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I bought the board game Risk for my daughters a couple of weeks ago, mostly because I thought it would be (a) wholesome family entertainment (because marching across Asia into Europe is such good clean family fun) and (b) I wanted them to play something a little slower paced than the Gamecube fare.
On the whole, my experiment in world domination went over well. My oldest daughter eventually won, using the classic put-everything-in-Australia-and-south-Asia strategy. I fought a valiant holding action in Alaska, but ultimately she wore me down.
It was my younger daughter that noticed the pattern of this game, that I'd forgotten. For you non-Risk players out there, as you acquire more territories, you obtain campaign cards. Once you get a complete set of cards, you get bonus reinforcements--over and above the reinforcements you get for occupying territories and continents.
The beauty of these bonus reinforcements is that once you turn in a card set, the next player to turn in a set will get more reinforcements.
So, the more you conquer, the larger army you obtain. In other words, Risk is very much a game of momentum. Once you get momentum, you are quickly going to get a lot of power.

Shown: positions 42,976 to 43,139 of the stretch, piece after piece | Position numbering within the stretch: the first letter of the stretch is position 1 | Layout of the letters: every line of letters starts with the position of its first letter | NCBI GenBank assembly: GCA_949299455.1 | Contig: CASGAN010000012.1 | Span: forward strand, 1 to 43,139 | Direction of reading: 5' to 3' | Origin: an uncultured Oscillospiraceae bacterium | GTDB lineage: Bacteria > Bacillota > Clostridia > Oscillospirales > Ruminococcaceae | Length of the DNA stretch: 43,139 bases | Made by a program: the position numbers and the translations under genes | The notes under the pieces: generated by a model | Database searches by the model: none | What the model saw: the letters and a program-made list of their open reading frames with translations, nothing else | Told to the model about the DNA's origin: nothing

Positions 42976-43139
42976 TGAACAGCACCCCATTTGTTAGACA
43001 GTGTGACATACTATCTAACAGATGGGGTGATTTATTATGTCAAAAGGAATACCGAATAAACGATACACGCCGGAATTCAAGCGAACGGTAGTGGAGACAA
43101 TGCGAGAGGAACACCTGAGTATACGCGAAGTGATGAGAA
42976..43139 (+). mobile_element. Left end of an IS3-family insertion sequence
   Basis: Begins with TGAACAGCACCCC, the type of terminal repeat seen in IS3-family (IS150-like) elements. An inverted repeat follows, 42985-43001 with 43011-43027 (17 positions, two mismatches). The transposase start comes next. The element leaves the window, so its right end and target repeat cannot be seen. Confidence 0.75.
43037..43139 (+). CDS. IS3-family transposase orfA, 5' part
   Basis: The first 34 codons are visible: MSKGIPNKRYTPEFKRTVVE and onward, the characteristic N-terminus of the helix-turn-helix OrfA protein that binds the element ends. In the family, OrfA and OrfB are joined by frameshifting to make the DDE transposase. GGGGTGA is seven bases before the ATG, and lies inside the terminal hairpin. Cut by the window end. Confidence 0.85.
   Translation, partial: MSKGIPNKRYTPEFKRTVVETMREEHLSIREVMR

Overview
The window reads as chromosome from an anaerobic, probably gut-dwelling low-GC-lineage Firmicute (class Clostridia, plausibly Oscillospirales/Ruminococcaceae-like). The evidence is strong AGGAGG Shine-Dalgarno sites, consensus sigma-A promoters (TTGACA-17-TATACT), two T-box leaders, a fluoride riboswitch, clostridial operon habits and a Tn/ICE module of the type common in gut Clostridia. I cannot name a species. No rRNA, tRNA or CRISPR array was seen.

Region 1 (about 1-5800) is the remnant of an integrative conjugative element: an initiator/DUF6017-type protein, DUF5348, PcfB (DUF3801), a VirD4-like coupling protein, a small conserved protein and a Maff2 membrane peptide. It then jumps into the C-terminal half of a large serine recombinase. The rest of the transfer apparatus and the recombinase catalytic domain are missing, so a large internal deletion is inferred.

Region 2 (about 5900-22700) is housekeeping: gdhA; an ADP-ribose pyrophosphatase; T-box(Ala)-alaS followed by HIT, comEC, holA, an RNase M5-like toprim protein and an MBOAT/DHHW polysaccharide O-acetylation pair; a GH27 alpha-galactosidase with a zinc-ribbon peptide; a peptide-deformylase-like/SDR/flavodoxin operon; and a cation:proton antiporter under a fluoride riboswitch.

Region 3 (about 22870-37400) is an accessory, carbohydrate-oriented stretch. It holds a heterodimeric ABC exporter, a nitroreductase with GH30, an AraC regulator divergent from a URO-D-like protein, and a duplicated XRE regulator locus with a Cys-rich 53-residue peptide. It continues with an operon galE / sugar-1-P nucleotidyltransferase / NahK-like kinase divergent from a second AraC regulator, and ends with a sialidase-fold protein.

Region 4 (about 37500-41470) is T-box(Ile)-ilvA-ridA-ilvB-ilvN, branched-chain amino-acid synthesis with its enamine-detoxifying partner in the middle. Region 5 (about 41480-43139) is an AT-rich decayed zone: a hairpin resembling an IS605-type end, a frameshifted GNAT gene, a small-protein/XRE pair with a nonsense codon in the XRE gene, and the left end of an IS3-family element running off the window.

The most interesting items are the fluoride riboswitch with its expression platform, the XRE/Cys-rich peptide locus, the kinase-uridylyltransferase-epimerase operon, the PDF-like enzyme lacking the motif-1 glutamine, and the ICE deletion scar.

Real life is not quite like this. If your army invades another country, your army remains roughly the same size. There are no magical reinforcements appearing out of nowhere. Unless you can conscript many more soldiers from your home nation, or somehow manage to convince the counquered army to fight for you, a conquering nation is eventually going to find itself spread too thin.
I had a notion, though, that adoption of Linux could be more like Risk. Since Linux is software, it's potential install base is equal to the number of Linux-capable machines out in the world. Which, at last count, was basically all of them. Given time, Linux is an unlimited resource--especially when you consider it's free.
Which made me think: if such a supposition is true, then if Linux can get enough deployments going, then their overall market share should grow in a very Risk-like manner. Yes, there will be set-backs: skirmishes and holding actions, but as Linux catches on, it will be deployed more often than Windows in the long run.
Without trying, Linux may have just gained another advantage this week. Third-party vendors, increasingly frustrated about being kept out of the Vista code, are calling Microsoft out. Security vendor McAfee, which has long marched in lock-step with Redmond, just took out a full-page ad in the Financial Times that smacked the new Vista around--hard. I was more than a little surprised, since McAfee generates revenue based on the security holes in current versions of Windows.
I would invite them to come work with Linux vendors, since theire code is wide open--but then I remember: we don't get viruses.
Which feels just as good as rolling into Northern Europe.